"Yes," Crossman affirmed. "We can detect pauses and filler words, and you can just click on those. They're represented by three little dots--just delete 'em and it'll do a ripple delete. Here's what it's going to do. It's going to be represented as three dots. And what three dots means is, it's either a pause where there's silence, or you said something that's not quite a word. It's a verbal disfluent. These sorts of things happen all the time in interviews and it always helps to find those, trim them out, and compress time. And then of course, you're going to need to fix up that edit. So you can do that, of course, traditionally put some B-roll on top to cover it up. But if you're shooting multicam with multiple more than one camera, text-based editing supports multi-camera editing as well. So you could load up your multicam in there and use the transcript, and then once you have those cuts switch to a different camera angle."

"That's pretty exciting," Franklin said. "Doing a lot of lectures, educational stuff, I have clients that will go gaga over this."

"I was an editor for 10 years before coming to Adobe," Crossman replied. "I did a lot of dialogue editing, interviews and behind-the-scenes documentary-type stuff. A lot of the work that were done is that we do is dialogue-driven. And I can't tell you how many hours I spent with that workflow. You would get the footage in and then you'd have to get it transcribed. Either you'd sit down and transcribe it yourself, or you'd send it off to a service. And there are some fantastic services out there, but the turnaround time takes a while and that's also an additional cost. So having this built right into the product is something that, gosh, I wish I had that when I was editing professionally because it would've saved me hours."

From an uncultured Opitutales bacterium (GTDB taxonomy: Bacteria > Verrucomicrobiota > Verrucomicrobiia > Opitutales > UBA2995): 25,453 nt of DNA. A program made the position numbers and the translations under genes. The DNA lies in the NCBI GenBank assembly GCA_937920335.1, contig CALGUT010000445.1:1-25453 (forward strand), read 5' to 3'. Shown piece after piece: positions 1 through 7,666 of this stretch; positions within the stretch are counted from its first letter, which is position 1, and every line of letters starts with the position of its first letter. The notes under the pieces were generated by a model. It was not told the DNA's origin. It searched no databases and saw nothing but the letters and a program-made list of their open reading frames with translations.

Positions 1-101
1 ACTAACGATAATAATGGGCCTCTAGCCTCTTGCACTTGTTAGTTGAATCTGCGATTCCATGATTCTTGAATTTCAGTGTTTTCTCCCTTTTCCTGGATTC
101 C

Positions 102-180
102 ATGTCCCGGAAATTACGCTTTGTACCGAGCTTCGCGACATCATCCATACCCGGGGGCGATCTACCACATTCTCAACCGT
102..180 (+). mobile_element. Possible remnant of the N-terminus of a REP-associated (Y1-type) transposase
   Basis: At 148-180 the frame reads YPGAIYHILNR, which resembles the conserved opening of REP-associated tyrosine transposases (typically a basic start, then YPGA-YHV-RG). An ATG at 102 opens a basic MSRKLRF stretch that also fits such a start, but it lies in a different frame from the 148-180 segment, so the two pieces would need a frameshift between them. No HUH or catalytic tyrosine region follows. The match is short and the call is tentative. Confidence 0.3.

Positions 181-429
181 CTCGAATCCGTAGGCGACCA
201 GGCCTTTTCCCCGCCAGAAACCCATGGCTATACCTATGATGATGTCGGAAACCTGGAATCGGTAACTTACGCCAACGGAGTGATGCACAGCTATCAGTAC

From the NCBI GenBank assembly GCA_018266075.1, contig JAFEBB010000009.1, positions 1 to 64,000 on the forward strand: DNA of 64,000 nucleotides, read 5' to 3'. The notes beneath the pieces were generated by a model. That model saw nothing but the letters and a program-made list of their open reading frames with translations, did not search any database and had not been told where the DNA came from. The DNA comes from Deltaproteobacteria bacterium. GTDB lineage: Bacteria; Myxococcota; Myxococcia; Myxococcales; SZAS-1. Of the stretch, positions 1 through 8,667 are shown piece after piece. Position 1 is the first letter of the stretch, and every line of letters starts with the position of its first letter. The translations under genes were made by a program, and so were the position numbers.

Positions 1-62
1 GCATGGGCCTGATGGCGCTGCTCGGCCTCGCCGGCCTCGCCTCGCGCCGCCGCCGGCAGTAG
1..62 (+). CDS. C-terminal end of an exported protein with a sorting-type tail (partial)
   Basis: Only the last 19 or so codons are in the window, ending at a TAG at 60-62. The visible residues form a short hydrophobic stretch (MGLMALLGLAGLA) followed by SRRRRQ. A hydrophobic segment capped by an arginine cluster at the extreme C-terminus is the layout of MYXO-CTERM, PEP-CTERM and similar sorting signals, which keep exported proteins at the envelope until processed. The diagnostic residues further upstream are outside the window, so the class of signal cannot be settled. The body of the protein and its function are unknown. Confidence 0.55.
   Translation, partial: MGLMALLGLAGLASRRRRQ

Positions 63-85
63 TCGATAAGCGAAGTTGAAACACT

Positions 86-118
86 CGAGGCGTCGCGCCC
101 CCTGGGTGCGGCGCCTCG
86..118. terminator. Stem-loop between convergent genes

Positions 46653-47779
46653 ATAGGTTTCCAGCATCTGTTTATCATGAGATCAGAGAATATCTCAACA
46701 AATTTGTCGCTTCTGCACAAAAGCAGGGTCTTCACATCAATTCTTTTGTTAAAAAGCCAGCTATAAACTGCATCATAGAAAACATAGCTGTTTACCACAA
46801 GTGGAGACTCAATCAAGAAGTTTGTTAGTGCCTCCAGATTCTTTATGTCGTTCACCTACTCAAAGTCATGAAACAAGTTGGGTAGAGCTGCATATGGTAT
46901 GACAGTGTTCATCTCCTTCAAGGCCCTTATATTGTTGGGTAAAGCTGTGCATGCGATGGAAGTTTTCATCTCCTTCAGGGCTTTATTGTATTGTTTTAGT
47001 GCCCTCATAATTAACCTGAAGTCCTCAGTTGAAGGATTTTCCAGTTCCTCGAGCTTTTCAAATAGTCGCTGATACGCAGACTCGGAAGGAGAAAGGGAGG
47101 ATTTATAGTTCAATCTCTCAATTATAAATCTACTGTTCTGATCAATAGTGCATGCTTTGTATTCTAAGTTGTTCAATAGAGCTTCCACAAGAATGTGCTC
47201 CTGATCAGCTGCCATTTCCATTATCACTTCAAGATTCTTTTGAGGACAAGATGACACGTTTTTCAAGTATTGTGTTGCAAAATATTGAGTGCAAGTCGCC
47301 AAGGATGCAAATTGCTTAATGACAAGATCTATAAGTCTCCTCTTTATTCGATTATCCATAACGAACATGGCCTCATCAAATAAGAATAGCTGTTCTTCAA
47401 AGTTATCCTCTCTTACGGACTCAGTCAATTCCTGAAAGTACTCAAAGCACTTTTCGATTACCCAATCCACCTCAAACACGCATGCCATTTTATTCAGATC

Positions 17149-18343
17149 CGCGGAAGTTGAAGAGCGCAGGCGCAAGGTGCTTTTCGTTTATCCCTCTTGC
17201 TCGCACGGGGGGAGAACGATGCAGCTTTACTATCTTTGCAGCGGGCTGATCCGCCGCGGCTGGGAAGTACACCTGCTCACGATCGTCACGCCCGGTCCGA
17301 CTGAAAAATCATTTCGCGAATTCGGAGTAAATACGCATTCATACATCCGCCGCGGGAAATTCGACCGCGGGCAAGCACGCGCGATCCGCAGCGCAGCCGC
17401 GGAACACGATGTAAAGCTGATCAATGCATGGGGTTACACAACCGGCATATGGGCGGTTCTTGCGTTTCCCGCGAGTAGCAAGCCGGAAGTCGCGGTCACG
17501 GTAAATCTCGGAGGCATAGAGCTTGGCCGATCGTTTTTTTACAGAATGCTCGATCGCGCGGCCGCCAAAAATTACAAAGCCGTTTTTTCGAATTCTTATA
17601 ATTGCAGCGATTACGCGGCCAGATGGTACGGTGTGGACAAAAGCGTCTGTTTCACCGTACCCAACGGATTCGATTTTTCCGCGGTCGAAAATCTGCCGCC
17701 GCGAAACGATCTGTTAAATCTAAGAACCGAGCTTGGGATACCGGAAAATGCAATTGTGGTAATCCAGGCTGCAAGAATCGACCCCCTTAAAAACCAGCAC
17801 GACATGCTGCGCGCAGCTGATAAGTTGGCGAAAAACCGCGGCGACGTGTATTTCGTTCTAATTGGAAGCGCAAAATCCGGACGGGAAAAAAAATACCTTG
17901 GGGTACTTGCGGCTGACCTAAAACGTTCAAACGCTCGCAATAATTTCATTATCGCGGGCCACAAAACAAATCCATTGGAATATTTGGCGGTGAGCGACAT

"Yeah, I'm just thinking how well that will work for news, or the legal field," Franklin said. "You have legal videographers looking for something in a court case that they were recorded. Now that's going to be pretty amazing--where did the guy say he put the knife under the seat? And boom, there it is."

"Right," said Crossman. "Or like, how many times does this happen to you? You're working on a piece and, and you hope for a sound bite. You wish that they said this. You're pretty sure they said this, but you're not quite sure. So then you shuttle through the footage, you don't hear it, you shuttle through it again. You don't hear it. Yes. But you think that maybe you're just missing it. By searching the transcript, you can know immediately. Yes, they said it. No, they didn't. And you can move on."

"I think I had one case where the actor said the other actor's real name instead of the character's name. And we had to look for that, chop that out," Franklin said, and insert another instance of the right name.

"That is actually a really good example of what this workflow is great for," Crossman confirmed. "You can imagine if you're chopping stuff up and doing a Franken-bite, as we call it. You might want to use a phrase, but they end with a vocal inflection that doesn't sound like the end of a thought. Like they go up at the end. And so you can find other examples of them saying that word in the transcript, and maybe one of them has a better inflection and you can swap that in."

"I have a client I know I'm going to send right to that," Franklin said. "She's also a Creative Cloud user. She does a very rough cut of things, and she sends it over to me, and this is going to make her a very happy person."

"We think that it's going to be really beneficial for seasoned professionals to accelerate their workflow," Crossman said, "but also potentially like producers and editors who are not editors by trade, but they want to go in and look at the transcript. And you could imagine sitting a producer down and saying, 'Okay, here's the transcript. Highlight the text you want, and when you find something you want, hit comma, and it'll insert it into the sequence.' And then they could actually do that traditional paper cut in Premiere, saving everyone time."